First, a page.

9 Common Home Construction Mistakes You Better Avoid

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Renovations may be exhilarating while they are in the planning stages and when you finally finish them.

But that intermediate portion, when you have to deal with contractors and subcontractors and architects and all the associated waste and dust, is also a consideration to keep in mind.

The remodeling process may escalate from irritating to unpleasant if you throw a few construction errors into the mix.

And while you can’t control every aspect of the building process, there are a number of things you can do as a homeowner to minimize the risk of costly errors.

Before embarking on a construction job, the essential thing to remember is to do your research thoroughly. You may save more time, money, and headache by avoiding these ten construction mistakes:

1. Uncertainty About Your Budget

Unless you have the cash on hand, you’ll almost certainly need some financing for your renovation. Before meeting with an architect or contractor, figure out how much you can realistically borrow to cover the costs.

It’s essential to know what you can and cannot afford. Getting it correctly the first time may save you hundreds or even thousands of dollars in the long run since you won’t have to pay your architect to have the blueprints changed.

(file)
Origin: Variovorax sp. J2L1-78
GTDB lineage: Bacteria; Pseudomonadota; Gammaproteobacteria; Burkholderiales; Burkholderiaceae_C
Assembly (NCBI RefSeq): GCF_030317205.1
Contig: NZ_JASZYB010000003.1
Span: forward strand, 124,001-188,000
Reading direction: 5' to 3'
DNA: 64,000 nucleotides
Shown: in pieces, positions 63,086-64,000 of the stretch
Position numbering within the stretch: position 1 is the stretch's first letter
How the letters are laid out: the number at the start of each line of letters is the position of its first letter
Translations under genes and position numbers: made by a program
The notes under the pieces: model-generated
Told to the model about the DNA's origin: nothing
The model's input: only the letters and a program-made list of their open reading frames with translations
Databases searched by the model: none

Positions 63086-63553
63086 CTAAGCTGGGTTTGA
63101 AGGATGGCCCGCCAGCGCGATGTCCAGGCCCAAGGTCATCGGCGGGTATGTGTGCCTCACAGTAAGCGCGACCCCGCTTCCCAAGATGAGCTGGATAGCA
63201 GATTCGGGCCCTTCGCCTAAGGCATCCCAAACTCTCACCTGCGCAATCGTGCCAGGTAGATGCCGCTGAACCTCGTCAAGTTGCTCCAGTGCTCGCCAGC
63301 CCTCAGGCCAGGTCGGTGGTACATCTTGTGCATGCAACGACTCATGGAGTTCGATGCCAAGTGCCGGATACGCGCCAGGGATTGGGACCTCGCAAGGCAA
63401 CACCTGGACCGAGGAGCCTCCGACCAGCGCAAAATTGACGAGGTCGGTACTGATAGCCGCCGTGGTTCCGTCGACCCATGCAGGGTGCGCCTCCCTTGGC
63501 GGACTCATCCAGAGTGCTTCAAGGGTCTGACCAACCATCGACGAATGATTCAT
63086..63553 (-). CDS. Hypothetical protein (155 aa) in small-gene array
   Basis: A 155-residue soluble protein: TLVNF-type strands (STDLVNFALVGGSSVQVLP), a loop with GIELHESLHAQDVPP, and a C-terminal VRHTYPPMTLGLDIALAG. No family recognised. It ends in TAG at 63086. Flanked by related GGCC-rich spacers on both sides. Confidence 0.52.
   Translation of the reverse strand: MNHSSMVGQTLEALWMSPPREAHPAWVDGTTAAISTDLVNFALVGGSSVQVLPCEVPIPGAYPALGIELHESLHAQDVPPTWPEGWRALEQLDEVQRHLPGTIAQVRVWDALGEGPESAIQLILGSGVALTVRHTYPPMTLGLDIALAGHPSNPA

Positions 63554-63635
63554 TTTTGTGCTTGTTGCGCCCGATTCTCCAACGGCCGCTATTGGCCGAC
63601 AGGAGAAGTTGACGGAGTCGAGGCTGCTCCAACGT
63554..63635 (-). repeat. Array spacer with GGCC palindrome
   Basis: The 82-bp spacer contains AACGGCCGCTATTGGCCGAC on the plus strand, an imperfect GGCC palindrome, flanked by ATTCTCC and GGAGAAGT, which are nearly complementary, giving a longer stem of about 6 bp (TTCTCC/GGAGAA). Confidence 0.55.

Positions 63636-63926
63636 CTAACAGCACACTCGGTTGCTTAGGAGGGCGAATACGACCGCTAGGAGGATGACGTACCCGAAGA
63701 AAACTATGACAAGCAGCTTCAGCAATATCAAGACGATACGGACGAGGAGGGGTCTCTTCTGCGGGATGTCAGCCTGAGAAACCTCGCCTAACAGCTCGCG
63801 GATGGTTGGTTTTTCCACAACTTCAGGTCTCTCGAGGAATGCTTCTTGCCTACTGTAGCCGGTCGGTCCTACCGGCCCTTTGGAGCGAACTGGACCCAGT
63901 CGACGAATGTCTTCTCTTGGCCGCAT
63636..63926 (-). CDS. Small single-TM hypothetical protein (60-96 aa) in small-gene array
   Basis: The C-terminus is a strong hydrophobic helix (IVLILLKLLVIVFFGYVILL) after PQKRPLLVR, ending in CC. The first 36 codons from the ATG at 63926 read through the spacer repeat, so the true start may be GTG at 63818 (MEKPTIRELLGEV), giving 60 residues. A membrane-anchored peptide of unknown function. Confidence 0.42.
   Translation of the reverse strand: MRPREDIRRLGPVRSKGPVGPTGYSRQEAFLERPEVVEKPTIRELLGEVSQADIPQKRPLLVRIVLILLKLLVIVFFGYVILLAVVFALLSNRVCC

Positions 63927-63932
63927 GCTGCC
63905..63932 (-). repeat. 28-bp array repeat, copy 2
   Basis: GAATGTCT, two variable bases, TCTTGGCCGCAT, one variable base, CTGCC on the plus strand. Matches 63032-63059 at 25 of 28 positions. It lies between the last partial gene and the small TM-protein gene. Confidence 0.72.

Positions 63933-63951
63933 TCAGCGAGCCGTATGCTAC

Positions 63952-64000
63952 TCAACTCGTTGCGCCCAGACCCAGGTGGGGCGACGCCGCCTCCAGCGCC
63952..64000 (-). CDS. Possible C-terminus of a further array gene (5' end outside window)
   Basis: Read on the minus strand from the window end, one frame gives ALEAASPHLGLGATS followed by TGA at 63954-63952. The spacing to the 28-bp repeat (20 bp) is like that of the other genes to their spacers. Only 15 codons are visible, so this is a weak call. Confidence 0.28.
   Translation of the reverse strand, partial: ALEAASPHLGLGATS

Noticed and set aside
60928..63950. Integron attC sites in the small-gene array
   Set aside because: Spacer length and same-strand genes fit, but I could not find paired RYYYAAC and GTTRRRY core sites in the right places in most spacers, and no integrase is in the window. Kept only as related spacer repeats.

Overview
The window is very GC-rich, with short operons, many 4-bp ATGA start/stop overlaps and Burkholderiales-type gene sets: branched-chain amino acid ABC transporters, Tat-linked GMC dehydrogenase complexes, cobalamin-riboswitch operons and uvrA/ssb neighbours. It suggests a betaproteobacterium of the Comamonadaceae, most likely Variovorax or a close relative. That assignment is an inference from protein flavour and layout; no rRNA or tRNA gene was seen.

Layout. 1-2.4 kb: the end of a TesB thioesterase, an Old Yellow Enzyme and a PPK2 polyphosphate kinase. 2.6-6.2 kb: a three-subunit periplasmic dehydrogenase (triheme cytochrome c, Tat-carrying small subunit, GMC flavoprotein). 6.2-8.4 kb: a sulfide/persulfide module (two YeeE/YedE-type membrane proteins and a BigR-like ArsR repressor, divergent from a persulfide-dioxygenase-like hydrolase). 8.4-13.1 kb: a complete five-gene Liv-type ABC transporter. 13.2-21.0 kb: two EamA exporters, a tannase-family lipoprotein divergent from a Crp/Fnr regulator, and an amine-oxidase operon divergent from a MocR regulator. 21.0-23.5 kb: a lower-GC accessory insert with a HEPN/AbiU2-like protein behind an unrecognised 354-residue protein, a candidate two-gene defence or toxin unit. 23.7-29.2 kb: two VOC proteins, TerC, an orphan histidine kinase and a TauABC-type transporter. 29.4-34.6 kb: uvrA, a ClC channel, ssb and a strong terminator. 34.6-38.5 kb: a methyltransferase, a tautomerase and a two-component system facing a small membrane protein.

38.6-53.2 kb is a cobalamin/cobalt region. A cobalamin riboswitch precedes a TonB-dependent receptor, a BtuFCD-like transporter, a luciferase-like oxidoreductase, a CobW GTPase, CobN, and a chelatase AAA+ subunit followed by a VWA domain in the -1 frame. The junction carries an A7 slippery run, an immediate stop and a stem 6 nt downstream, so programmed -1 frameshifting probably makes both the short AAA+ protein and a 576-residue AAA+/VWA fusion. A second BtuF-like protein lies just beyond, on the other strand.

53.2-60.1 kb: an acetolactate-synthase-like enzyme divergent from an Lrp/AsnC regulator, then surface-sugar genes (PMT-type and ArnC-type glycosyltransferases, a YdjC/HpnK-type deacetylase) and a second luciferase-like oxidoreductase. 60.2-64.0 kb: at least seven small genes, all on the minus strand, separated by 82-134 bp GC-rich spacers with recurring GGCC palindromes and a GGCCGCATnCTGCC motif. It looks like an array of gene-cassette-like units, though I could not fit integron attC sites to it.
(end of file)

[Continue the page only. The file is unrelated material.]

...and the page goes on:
2. Adhering to the Initial Estimation

There is no need to be embarrassed about asking for more than one estimate. A contractor’s “research phase” often involves consulting with homeowners at least a couple of times. When you meet with them, you may be candid about your current stage of the construction process.

An essential consideration when getting estimates from contractors is not just their pricing but also their proven expertise, how long they have been in business, and any warranties that they provide on their work.